7. Here in England we live in fear of the boxwood caterpillar moth which can destroy a hedge overnight. So you haven’t been affected yet in North America?

    • Deborah Silver says

      Dear Anne, I am not familiar with the boxwood caterpillar moth. But several places in Michigan have reported boxwood blight. One place on a plant-and another place on a cut boxwood wreath. We are all very afraid of it. best, Deborah

      • Richard Muciek says

        Dear Deborah, our boxwood got hit also and are very yellow. I haven’t looked at their insides to see if there is any green left. What do you recommend? It could be very expensive to replace them with smaller ones and prohibitively expensive for a similar size.
        Any way to save them? Your advice? What will you do with yours?

        • Deborah Silver says

          Dear Richard, you should look in to the interior of your boxwood. If it is green inside – meaning the stems, when you scratch the bark, are green underneath-and the interior leaves are green, then you have a classic case of sun, wind and cold burn. You can give each boxwood a haircut back to the green. Dead branches will snap when you bend them-live branches will bend. In my case, I also have major branches missing bark on the interior-I suspect rabbit damage. One for sure will need to be replaced. Others may grow out of it. Sometimes we did up a damaged shrub, and turn it around so the damaged portion faces the interior of the planting. I am not in a hurry to do anything drastic, yet, beyond trimming off obviously dead leaves and stems. good luck! best, Deborah

    • Chris Boggs says

      Dear Anne,
      Unfortunately box tree moth is here in the USA as well! Information is starting to be distributed. As with any other insect/disease, it will be a battle to control. Here is a link to a recent greenhouse publication

      There is a new boxwood introduction on the horizon which is being promoted as more blight resistant.
      Called NewGen
      Hoping that the box tree moth can be controlled here before we see the deviating effects that you have been experiencing the last few years.

      • Deborah Silver says

        Dear Chris, I have not seen any moths or blight. Just winter damage from extreme cold and winter winds. And vole and rabbit damage to stems. best, Deborah

  8. I’m wondering if the cold winter was helpful in killing pest larva? I’m looking for the bright side.

  9. A timely post and outstanding topic. I, too, have Winter damage on my rhododendrons. First time in 30 years, the leaves are brown, rolled up vertically and falling to the ground. I expect in a week or two I will have twigs and no leaves on about 60% of my rhododendrons. I will probably trim them back severely and hope for the best. Everything else on my property seems fine. I also like conifers and ornamental trees.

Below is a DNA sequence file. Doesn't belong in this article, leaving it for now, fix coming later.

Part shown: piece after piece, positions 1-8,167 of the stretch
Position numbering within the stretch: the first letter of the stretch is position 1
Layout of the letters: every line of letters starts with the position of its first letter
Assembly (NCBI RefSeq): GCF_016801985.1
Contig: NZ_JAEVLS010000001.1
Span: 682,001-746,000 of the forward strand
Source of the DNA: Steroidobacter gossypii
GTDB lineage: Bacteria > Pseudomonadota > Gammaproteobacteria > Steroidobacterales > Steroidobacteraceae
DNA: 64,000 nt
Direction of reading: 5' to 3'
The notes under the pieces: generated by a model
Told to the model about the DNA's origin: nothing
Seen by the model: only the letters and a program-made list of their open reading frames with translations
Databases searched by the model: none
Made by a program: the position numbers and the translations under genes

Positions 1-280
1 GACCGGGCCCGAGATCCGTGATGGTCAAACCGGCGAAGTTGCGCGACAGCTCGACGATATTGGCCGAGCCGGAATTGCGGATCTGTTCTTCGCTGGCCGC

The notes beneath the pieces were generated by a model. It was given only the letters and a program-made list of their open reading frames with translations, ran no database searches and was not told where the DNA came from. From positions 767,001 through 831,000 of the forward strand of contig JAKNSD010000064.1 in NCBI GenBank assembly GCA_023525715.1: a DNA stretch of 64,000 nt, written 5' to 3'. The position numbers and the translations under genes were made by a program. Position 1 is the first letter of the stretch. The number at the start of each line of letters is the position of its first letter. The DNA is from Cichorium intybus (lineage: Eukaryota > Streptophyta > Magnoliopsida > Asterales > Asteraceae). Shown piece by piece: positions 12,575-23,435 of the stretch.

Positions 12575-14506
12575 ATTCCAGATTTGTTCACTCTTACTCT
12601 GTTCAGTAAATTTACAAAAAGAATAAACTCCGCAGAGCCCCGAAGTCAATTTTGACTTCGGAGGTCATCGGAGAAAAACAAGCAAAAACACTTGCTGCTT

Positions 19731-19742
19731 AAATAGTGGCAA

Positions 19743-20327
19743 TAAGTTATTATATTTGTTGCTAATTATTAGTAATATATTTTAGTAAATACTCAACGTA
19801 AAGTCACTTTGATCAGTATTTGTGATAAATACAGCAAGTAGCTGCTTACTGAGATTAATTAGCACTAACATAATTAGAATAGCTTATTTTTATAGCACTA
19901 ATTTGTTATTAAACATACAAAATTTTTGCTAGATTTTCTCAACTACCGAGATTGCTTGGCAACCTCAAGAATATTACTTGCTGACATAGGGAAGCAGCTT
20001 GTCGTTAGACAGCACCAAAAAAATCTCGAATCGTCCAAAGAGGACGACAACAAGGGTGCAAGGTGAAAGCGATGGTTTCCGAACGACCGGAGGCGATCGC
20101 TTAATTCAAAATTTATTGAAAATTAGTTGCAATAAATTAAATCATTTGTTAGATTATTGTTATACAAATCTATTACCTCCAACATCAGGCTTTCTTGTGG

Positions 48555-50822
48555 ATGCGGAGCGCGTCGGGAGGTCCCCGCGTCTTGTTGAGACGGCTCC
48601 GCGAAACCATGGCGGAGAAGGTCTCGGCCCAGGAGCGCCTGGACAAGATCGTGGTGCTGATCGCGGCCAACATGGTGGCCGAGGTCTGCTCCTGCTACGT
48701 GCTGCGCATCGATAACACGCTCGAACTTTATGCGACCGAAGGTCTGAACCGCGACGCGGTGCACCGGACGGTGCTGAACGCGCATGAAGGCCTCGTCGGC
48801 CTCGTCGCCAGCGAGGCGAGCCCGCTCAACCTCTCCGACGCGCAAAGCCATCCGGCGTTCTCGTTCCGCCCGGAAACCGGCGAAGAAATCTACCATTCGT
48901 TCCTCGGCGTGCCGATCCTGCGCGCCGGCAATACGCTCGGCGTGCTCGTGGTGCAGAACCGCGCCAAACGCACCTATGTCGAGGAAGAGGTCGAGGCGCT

10. Kitty Gibson says

    Deborah – Those are beautiful planters, with the faces, in front of your house. Have you thought of placing a large grapevine orb in them? I put bamboo or thin metal rods through the center of my pot to hold the orbs in place from strong winds. Also, I have covered some of my grapevine orbs with natural moss using a glue gun. This gives me some green color until my annuals get planted in the planters.

  11. Lisa at Greenbow says

    The vortex took my Silver Bell tree. It was a relatively newly planted tree. Only it’s second winter. So far I haven’t seen any other damage. I think it is always sad to see the winter damage on boxwoods such as yours. I hope it all grows back.

  12. Patrick Hall says

    Great article, thanks! Sorry about your damage!

  13. Diane Miller says

    Hello Debra,
    Your question from Anita reminded me of a program I helped develop at the garden center I retired from recently.
    We worked with frost proof pottery. But to add to the life of the containers, we placed liner pots in side the large heavy pots. These liner pots were heavy plastic, the kind large landscape plants come in. Clients could bring back the liner pots seasonally to be replanted. Some had multiple pot liner for multiple seasons as you so beautifully do.